POLITICS

Union boss says Mob, bikers not in control of construction wing under his watch

11/05/2013 12:10 EST | Updated 01/23/2014 10:52 EST
MONTREAL - The former head of the construction wing of Quebec's biggest labour federation says he was happy to assist individuals he knew had criminal records by getting them solid footing in the industry.

Through witnesses and wiretaps, Jocelyn Dupuis has been a key figure at the inquiry looking into corruption in Quebec's construction industry as it probes the infiltration of organized crime into the wing.

But Dupuis insisted Tuesday that criminals weren't running the Quebec Federation of Labour's construction wing during his time as its director between 1997 and 2008.

In his three days on the stand, Dupuis has had to listen to wiretap conversations between himself and various people with close ties to organized crime, including the Hells Angels biker gangs.

Dupuis insisted he wasn't an intermediary between mobsters and bikers and the union's investment wing. The former crane operator said the industry has always given people a second chance.

He testified Tuesday he wasn't always aware of how high up some of those people were in the criminal hierarchy.

One of those he helped out was Raynald Desjardins, a former Rizzuto lieutenant who is currently incarcerated pending his first-degree murder trial in the slaying of a New York Mob boss near Montreal.

Dupuis said he knew Desjardins had previous convictions for drugs, but that he wasn't aware of his Mob ties. He thought Desjardins had paid his debt to society and was reformed.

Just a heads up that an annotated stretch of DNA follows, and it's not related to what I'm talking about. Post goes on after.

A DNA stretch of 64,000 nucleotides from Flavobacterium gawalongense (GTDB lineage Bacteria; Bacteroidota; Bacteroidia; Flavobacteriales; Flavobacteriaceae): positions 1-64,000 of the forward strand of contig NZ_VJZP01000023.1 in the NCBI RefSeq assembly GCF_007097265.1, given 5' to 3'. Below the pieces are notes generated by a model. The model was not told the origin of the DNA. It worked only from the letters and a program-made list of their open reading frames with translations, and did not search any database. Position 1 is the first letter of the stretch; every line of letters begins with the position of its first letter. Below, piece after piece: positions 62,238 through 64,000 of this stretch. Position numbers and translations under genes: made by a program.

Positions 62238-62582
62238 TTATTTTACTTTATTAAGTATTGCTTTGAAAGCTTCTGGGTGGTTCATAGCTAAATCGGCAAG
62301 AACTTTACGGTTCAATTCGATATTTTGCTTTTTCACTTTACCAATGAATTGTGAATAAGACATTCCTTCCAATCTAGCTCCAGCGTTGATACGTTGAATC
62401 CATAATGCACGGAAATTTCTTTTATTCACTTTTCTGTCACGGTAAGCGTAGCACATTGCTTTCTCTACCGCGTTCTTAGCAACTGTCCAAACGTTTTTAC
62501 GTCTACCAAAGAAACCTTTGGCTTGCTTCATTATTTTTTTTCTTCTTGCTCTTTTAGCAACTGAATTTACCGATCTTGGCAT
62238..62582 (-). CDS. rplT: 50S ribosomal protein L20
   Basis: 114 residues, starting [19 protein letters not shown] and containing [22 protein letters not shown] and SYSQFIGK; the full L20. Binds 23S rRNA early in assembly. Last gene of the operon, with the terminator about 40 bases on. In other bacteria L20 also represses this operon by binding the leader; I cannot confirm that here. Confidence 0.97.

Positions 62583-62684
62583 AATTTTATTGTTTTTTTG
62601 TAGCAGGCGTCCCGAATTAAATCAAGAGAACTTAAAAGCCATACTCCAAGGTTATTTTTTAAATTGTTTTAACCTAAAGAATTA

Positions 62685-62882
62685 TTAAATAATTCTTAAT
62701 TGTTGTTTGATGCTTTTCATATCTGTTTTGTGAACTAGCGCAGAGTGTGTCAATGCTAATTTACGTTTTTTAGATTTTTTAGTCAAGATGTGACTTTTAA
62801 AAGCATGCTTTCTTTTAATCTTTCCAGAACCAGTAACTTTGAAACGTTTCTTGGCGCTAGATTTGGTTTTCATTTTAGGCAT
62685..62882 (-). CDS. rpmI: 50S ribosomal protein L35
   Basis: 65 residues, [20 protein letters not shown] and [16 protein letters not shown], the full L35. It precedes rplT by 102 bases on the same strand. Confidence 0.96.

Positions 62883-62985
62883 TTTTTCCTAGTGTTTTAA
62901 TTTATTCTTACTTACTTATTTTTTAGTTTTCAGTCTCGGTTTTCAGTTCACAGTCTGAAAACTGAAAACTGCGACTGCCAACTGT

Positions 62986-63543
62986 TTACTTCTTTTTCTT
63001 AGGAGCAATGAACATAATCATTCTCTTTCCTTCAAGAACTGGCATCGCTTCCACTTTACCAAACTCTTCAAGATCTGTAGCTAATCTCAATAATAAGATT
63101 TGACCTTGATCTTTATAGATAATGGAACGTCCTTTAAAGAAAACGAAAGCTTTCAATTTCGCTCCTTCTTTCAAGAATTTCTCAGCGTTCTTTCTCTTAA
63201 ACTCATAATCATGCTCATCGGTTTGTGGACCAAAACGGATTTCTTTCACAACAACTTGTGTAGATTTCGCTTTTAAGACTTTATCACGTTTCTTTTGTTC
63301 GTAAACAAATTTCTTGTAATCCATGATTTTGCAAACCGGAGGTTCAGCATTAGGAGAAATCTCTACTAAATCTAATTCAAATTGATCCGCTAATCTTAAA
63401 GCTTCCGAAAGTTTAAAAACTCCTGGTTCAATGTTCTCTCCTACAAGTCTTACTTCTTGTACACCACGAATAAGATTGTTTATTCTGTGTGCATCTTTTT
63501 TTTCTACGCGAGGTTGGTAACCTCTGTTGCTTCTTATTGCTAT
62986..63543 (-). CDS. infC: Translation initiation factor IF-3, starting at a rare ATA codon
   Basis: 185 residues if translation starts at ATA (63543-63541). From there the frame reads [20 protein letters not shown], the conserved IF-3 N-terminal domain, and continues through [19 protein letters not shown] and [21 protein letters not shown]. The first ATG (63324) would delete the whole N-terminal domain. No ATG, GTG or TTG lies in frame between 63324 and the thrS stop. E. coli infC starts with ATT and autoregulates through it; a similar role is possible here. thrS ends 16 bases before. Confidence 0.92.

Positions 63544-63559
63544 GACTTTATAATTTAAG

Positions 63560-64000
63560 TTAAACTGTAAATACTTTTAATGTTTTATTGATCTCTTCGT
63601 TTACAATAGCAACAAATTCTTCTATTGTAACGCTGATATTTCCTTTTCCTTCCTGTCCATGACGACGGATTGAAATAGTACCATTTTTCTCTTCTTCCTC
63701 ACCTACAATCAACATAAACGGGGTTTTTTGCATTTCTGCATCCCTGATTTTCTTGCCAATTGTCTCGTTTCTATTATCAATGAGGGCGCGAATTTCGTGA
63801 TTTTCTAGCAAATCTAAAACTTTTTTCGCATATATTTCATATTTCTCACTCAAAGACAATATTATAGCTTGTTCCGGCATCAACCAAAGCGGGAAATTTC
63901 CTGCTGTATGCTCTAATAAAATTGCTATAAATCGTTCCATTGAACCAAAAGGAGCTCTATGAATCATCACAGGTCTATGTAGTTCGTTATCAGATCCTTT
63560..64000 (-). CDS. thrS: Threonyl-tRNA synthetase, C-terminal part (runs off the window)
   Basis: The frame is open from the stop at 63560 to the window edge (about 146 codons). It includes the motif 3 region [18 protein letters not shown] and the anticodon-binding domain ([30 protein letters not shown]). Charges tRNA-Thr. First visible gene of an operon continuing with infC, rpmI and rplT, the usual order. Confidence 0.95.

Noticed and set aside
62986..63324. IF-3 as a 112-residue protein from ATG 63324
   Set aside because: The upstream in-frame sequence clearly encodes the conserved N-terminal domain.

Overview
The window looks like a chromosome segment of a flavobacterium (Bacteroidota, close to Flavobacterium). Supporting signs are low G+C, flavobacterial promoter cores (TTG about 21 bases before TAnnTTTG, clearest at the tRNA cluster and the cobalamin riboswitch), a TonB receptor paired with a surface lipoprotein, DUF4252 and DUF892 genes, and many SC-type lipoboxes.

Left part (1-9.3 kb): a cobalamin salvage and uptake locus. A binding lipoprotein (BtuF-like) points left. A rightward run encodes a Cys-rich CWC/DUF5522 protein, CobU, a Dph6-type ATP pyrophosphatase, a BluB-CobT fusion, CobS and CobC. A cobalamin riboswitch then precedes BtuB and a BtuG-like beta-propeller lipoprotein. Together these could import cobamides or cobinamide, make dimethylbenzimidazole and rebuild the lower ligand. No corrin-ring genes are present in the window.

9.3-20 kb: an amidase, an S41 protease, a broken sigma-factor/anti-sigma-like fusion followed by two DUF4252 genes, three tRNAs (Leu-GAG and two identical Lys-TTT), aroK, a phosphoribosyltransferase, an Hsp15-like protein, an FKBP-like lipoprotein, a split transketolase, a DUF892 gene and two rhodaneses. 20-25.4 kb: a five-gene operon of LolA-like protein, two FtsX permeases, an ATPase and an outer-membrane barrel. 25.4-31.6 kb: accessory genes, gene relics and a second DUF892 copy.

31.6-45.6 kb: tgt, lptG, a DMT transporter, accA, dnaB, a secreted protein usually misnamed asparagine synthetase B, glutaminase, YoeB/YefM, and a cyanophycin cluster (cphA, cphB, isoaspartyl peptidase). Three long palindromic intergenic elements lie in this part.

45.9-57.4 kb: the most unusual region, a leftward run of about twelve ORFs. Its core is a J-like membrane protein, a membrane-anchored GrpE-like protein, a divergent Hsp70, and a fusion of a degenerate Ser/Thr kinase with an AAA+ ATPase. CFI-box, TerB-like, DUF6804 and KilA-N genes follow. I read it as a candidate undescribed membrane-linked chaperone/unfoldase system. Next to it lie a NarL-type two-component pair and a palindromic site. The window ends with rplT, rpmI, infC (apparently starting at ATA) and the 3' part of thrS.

"The past is the past, the future is the future," Dupuis told the inquiry. "When you've paid your debt ... your past is put aside and you try to reintegrate these people into society."

Dupuis admitted keeping Desjardins' name out of a pitch for cash from the union's Solidarity Fund for a company called Carboneutre, a decontamination firm owned by Desjardins and another man with Mob ties.

He says he hid Desjardins' identity from the fund members and the president of the labour federation because he didn't think they'd agree to fund the firm considering Desjardins' criminal record.

The fund ultimately never did invest in Carboneutre.

But Dupuis did introduce Desjardins to the man who ran the real-estate arm of the Solidarity Fund. In a wiretap played Tuesday, Dupuis could be heard telling Guy Gionet: "Thank you for taking care of my friends."

Commission chair France Charbonneau wondered how Dupuis couldn't know about Desjardins' ties to organized crime, given the media coverage surrounding his links to the Rizzuto family.

The inquiry has also heard Dupuis helped out another man, Ronald Beaulieu, a businessman police allege has ties to the Hells Angels.

Another person linked to Dupuis was Norman (Casper) Ouimet, a Hells Angels member involved in the construction industry who is currently in jail awaiting trial on nearly two dozen murder charges.

Dupuis said he saw them all as businessmen in an industry where contacts are always useful.

He ended up going to work for Carboneutre after his forced departure from the union when his allegedly bloated expenses came to light in 2008.

Dupuis now faces a criminal trial on fraud charges related to the expense claims. The Crown has claimed Dupuis manufactured false invoices, which netted him $125,000.

He repeated Tuesday he would have never permitted organized crime to infiltrate the union.

"I was never a member of organized crime," Dupuis said. "And organized crime was not part of FTQ-Construction (the construction wing)."